What being an ADVOCATE taught me.

Advocate – “a person who speaks or writes in support or defense of a person, cause, etc.”

When I first heard the word “advocate” I thought it sounded BIG. A little intimidating. Very official. But mostly like I had to know all the right answers in order to be one.

I believe everyone is an advocate – we all have something we are so incredibly passionate about and could talk for hours about to anyone who would listen. I never knew that being someone who loved talking about my own experiences with type one diabetes was called something, but I had been “advocating” since middle school.

At first, my advocating was limited to volunteering with the American Diabetes Association, I would help them with walks and fundraisers. I would make flyers and get the word out for events. They would run ideas by me for youth groups and I’d give my input on what else should be incorporated. I LOVED IT! I loved feeling like my ideas, opinions, and thoughts could go into something that would help so many people. But I also knew, deep down, that even if all it did was help ONE person, that I was happy. That one person would then carry it with them and pass it forward, and that’s how advocacy worked in my mind. Years later, I still believe that the true magic of advocacy is passed by individuals who have been touched by the efforts of advocacy and pass it on to others.

I became an “official” advocate in 2014. I applied for the National Youth Advocate position with the American Diabetes Association, and my peers and mentors at the ADA knew I would be the perfect fit. By then, I had been volunteering with the ADA for quite some years, so I had already began speaking at various events throughout the year and helping them reach out to more youths to raise awareness in the diabetic community.

When I got the position as 2014 NYA, it changed my life. I had been so hesitant to share with others my life with diabetes and my diagnosis, but this helped me with breaking that wall down. I learned so many amazing lessons during this once in a lifetime opportunity. Although the cut the program after my year as NYA, I know that to all the previous National Youth Advocates, we are so incredibly thankful for the opportunity to have helped our community grow and learn, to have met the most amazing kids and mentors, to have a chance to make a difference in legislation and share our own experiences with the world.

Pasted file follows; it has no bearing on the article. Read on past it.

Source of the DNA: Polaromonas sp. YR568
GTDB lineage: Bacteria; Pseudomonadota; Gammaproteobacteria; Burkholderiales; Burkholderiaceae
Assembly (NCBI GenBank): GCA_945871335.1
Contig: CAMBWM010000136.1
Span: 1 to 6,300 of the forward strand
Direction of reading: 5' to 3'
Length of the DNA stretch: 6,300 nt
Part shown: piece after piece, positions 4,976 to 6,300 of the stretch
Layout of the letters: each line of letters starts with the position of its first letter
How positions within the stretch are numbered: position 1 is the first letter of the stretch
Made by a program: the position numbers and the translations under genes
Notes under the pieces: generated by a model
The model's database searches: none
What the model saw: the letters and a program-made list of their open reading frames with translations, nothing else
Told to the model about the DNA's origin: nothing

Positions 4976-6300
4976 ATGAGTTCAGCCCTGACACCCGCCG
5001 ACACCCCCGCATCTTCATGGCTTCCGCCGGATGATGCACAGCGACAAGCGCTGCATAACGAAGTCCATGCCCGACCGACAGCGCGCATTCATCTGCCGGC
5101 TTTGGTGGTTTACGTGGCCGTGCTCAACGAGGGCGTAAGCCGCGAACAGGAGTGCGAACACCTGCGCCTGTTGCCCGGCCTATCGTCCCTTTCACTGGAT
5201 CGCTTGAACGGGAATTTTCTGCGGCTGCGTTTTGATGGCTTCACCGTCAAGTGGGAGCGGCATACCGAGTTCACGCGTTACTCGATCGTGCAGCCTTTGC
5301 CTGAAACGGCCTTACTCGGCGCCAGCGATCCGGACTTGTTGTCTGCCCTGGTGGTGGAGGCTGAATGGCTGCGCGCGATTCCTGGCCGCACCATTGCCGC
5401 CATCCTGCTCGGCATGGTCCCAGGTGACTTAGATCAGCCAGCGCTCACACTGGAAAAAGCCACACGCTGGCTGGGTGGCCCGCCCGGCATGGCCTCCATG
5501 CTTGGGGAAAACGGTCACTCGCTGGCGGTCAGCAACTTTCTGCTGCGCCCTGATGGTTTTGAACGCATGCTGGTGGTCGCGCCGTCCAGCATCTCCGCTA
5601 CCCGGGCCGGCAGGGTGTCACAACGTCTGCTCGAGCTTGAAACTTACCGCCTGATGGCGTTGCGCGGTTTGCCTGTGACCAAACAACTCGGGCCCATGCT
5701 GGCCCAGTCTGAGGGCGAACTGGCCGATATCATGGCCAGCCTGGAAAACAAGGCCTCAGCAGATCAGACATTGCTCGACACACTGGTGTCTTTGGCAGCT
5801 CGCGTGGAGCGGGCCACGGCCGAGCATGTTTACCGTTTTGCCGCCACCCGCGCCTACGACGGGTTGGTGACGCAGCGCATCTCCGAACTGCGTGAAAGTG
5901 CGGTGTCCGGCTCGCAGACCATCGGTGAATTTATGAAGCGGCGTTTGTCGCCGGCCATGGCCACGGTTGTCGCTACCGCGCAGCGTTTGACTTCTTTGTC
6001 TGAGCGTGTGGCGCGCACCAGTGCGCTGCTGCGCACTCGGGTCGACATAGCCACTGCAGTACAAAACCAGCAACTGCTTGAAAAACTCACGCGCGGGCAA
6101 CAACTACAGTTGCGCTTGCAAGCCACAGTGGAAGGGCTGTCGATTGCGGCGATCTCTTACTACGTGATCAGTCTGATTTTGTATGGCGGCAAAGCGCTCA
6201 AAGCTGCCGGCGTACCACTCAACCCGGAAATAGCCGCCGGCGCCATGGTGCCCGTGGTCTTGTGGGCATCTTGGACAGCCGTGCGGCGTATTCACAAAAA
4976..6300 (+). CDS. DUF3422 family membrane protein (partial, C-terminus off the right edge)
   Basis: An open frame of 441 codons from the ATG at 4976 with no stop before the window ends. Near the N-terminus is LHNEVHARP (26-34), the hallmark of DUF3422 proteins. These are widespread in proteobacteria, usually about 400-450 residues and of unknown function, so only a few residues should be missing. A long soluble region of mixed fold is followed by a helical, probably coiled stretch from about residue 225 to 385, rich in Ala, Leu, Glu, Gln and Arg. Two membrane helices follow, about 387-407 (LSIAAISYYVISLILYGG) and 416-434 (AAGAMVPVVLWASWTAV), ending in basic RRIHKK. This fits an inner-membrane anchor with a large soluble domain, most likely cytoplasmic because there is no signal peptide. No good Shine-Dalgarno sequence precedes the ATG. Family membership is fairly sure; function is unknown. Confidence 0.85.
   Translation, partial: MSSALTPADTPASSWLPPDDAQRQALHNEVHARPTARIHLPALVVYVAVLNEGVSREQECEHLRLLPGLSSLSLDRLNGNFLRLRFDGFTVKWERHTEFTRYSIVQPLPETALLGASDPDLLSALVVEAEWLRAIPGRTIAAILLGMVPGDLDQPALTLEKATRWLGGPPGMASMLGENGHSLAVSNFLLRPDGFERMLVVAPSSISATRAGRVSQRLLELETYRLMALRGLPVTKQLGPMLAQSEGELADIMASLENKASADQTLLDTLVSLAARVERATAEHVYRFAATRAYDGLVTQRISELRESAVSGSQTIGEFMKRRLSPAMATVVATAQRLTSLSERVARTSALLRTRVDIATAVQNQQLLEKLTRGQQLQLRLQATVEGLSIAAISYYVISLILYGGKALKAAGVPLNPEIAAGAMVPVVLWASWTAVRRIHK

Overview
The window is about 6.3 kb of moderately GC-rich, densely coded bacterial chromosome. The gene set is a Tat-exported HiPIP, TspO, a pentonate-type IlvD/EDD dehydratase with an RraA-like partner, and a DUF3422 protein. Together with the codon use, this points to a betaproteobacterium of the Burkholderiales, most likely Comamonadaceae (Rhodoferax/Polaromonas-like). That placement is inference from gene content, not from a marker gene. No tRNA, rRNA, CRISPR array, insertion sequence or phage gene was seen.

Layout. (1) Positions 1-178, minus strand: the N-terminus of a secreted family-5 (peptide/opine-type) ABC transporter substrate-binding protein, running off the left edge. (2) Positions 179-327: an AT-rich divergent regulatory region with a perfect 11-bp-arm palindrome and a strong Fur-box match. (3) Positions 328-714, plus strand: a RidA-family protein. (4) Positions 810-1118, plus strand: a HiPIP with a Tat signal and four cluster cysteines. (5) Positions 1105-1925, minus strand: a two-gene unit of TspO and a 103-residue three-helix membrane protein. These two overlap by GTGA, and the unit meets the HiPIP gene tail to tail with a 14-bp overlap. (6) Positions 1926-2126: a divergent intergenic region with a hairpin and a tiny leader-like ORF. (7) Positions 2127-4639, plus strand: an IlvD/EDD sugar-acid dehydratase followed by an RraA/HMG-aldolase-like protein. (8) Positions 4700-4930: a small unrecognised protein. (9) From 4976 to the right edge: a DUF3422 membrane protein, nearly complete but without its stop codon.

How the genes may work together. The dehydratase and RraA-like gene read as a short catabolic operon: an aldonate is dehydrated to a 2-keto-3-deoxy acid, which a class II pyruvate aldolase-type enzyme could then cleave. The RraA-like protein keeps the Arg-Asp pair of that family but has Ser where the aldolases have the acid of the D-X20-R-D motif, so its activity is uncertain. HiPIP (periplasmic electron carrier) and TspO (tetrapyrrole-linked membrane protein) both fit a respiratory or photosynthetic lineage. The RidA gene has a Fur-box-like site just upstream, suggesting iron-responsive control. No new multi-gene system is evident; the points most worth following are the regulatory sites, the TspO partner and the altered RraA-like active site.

I learned so much during my time as NYA – and I wanted to share with you all what being an advocate has taught me throughout the years…

  • You don’t stop at “no” – You push through the cold stares, the uninterested glances, the rude comments, and all the “No’s” when you try to educate someone on diabetes. You push through because you know how crucial raising awareness is and how much it makes a difference.
  • We all share similar stories – I’ve met hundreds if not thousands of people through advocacy and public speaking. We may look different, come from different backgrounds, and speak different languages, but we all SHARE our stories of adversity, challenges, and struggles. Our diabetes brings us together in an unspeakable bond. At the end of the day, that is what makes us stronger – our stories.
  • You learn that being “different” isn’t so bad at all – People always say that as type one’s we’re no different then others. I think being different is amazing – we have something that we can teach others that allows us to be special in our own ways. Can we do the same things as non-pancreatically challenged people? Hell ya! But being different isn’t bad! Being different just means we bring something unique to the table, and I’d be lying if I told you everyone in the world doesn’t have something special to offer that’s unlike the person next to them.

Diabetes doesn’t stop you from anything – Diabetes has actually given me the strength and courage to do SO much more in life. Some of it is to prove that I can do anything I set my mind to, but the other part is that I am continually showing myself just what I’m capable of. Just because our pancreas can’t produce insulin, doesn’t mean it has to stop you from living your dreams and making them come true. I think it’s so crucial to remember never to doubt your abilities – you are so much stronger than you give yourself credit for.

But most importantly, being an advocate has taught me that this is my biggest passion in life – helping people share their stories, experiences, and challenges with others. Meeting others who inspire me in so many ways to give back to my community and do more to raise awareness. To educate people around the country and the world on various platforms about how much you can truly accomplish by living a strong and healthy life with type one diabetes. Because together, we’ll go from type one, to type none ❤

I love being able to share my thoughts with you guys every week, and I hope these posts bring you as much joy as it brings me writing them.

Be kind, be strong, and be YOU. Until next week friends!

xoxo, Bas

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